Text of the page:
ASM events
This conference is managed by the American Society for Microbiology

August Assignment

Table of contents
No headers

“What new references and tools have you found since the BSP? How are they useful for your project? Post to team page on the wiki.”




Tag page

Files 2

FileSizeDateAttached by 
 student motivation questionaire article.pdf
No description
164.3 kB13:28, 18 Aug 2009wgrilloActions
 scientific attitude survey.pdf
No description
33.81 kB13:28, 18 Aug 2009wgrilloActions
Viewing 10 of 10 comments: view all
I thought that I would start the discussion with an article that I mentioned in a previous email.

Rybarczyk, Brian, Incorporating primary literature into science learning. Pp159-. Handbook of College Science Teaching, Joel J. Mintzes, William H. Leonard - 2006

* This article is a valuable resource for several reasons. First, it described some of the challenges that face students when they use primary literature. I could identify with some of these challenges but others were new to me. Second, the authors present some criteria for selecting articles for the classroom which I found useful in my searches for useful articles. Third, the authors described several techniques for incorporating readings into the curriculum so that the reading assignments appear to be part of the course and not a "caboose" on the syllabus. Finally the authors advised that an instructor should "gradually incorporate aspects of literature into a course rather that forcing students to read an entire article at once" and in this way reduce or prevent frustration.
Posted 21:26, 16 Aug 2009
I'm embarrassed to say (but figured I need to admit this anyway), that I have had minimal opportunity to find new references or tools. I've been very busy with a 2 week NASA-funded outreach/educational academy for high school science teachers, and I've just moved into a new home (finally). I have been introduced, however, to some interesting resources for problem-based learning and assessment rubrics used in high school science classrooms that could easily be adapted for my own courses, AND I am happy to say that I've completed my mandatory CITI training for the IRB process. edited 02:23, 17 Aug 2009
Posted 02:22, 17 Aug 2009
Caron, when you get a chance, it would be great to see the resources you learned about used in high-school science classrooms. - Iglika
Posted 17:09, 17 Aug 2009
Jodie -- Brian Rybarczyk is one of my good friends. We were in same postdoc program together at UNC Chapel Hill and I talk to him often. If you have any specific questions for him, I can put you in touch with him. I know he would be happy to help you. I do know that he uses primary lit in his classes often. Just let me know--- Wendy
Posted 20:37, 17 Aug 2009
Caron, Joel Michael has written a lot about problem based learning. He published regularly in Advances in Physiology so you might search his work at the journal website. If you can't find his work let me know and I send specific references. Joel has also collaborated with Harold Modell in a good book entitled "Promoting Active Learning in the Life Science Classroom".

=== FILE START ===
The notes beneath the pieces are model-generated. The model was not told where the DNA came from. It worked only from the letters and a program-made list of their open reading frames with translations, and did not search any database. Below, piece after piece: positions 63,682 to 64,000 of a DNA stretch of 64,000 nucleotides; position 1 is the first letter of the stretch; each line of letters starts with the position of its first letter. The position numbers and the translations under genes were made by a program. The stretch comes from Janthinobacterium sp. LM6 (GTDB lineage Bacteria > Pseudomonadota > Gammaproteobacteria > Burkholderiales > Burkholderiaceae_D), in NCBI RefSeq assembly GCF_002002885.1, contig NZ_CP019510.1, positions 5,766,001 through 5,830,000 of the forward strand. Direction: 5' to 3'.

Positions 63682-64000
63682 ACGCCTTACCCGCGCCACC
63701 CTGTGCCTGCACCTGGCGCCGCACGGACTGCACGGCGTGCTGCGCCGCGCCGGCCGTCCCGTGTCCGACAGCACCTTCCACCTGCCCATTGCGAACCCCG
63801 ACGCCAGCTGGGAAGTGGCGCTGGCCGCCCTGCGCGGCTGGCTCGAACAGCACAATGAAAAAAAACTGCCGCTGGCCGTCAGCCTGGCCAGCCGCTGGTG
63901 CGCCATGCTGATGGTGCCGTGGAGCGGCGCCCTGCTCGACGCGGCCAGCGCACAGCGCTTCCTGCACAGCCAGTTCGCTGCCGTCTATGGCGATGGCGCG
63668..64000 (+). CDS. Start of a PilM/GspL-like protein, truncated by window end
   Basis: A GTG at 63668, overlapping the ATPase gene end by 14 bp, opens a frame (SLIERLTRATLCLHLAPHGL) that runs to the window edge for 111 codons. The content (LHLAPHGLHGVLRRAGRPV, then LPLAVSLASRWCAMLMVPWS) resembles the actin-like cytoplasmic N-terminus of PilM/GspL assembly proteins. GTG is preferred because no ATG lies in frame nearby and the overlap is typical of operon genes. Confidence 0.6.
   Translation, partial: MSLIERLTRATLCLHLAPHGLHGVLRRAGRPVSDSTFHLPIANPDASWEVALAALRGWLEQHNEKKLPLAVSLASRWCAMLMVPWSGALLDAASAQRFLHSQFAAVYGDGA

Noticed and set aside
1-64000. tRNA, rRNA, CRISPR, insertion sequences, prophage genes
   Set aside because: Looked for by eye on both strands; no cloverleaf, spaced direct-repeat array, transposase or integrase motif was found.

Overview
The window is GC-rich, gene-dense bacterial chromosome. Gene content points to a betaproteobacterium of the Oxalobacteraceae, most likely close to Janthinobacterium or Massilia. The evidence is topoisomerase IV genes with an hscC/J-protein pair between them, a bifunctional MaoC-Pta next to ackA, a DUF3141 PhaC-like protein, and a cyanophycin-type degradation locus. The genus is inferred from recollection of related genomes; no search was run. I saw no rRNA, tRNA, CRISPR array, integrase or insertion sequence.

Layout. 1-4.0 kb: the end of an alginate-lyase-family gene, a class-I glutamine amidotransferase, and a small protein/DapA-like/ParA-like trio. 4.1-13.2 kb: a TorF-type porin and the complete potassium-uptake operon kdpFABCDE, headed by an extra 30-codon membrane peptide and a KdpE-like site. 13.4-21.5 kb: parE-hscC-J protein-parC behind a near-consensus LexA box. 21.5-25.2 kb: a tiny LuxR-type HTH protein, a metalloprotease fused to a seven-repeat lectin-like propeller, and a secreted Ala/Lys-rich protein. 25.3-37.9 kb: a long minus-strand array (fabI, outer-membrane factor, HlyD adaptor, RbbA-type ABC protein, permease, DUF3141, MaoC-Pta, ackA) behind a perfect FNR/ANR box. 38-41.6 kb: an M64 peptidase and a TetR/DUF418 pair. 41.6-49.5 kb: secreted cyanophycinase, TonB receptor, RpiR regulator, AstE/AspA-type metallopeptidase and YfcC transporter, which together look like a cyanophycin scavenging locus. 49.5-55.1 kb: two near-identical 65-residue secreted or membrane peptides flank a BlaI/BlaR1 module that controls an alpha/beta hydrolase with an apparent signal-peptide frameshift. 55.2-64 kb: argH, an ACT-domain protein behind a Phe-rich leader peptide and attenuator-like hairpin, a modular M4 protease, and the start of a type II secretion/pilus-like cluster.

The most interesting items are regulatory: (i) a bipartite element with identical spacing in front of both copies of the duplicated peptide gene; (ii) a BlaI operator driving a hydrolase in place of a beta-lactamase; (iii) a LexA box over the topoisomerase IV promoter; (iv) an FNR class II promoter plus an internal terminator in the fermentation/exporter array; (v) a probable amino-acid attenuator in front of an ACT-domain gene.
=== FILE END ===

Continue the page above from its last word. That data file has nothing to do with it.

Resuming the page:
Posted 20:43, 17 Aug 2009
I have placed 2 articles on this page, both dealing with Student Motivation or attitude Surveys or questionaires. I have chosen to use the Student Motivation Questionnaire in my study. The authors do provide permission to use the questionnaire as long as they are cited and no copyright laws are violoated. I plan on distributing to my students the first week of class and also the last week of class.
Posted 13:31, 18 Aug 2009
Wendy - I would appreciate talking to Brian about using primary lit in classes. I sure that he would have good advice and I always appreciate another sounding board.
Posted 23:57, 19 Aug 2009
Regassa LB and Morrison-Shelter A (2009). Student learning in a project-based molecular biology course"J Coll Sci Teaching : July: 58-67.

This article examined how a project-based molecular biology course enhanced learning. The teaching strategy per se did not interest me but I thought that the study was well designed and could be a good model for classroom research. The authors used pre/post testing to measure learning gains, verified retention on exam questions, analyzed writing samples for synthesis knowledge and assessed gains in student confidence by surveying them at the beginning and end of the course. This sounded like a fairly sophisticated and complex study to me but the reason that I like the article is that the authors described how they did everything and gave detailed rubrics for assessing synthesis knowledge, writing samples, application of knowledge and student confidence.
Posted 00:32, 20 Aug 2009
I have been having a few computer issues to say the least. I read an editorial by Bill Wood
"Sharing in the Classroom"
CBE—Life Sciences Education Vol. 7, 263–264, Fall 2008,

where he addressed the issue that for clicker questions to be effective, they must be challenging, testing higher order skills. He went on to mention that ASCB was building a library of reviewed concept level questions. Just what I have been looking for to jump start my project! Turns out that they presently have only a few questions - nothing that i can use. maybe this is something that I can contribute to at a later date. In the meantime, I have completed the NIH IRB training and submitted my IRB application. I have also been asked to speak to the faculty on Sotl at our upcoming Faculty Assembly.
Posted 15:49, 25 Aug 2009
Wendy, Thanks for the article on the attitude survey - I hadn't seen that article. I have considered using the Science Motivation Questionaire which I found out through the NSTA Handbook of Science Teaching - a good reference - there is a chapter on Motivation but I haven't decided as yet which attitude assessment to use.
Posted 16:26, 25 Aug 2009
Viewing 10 of 10 comments: view all
You must login to post a comment.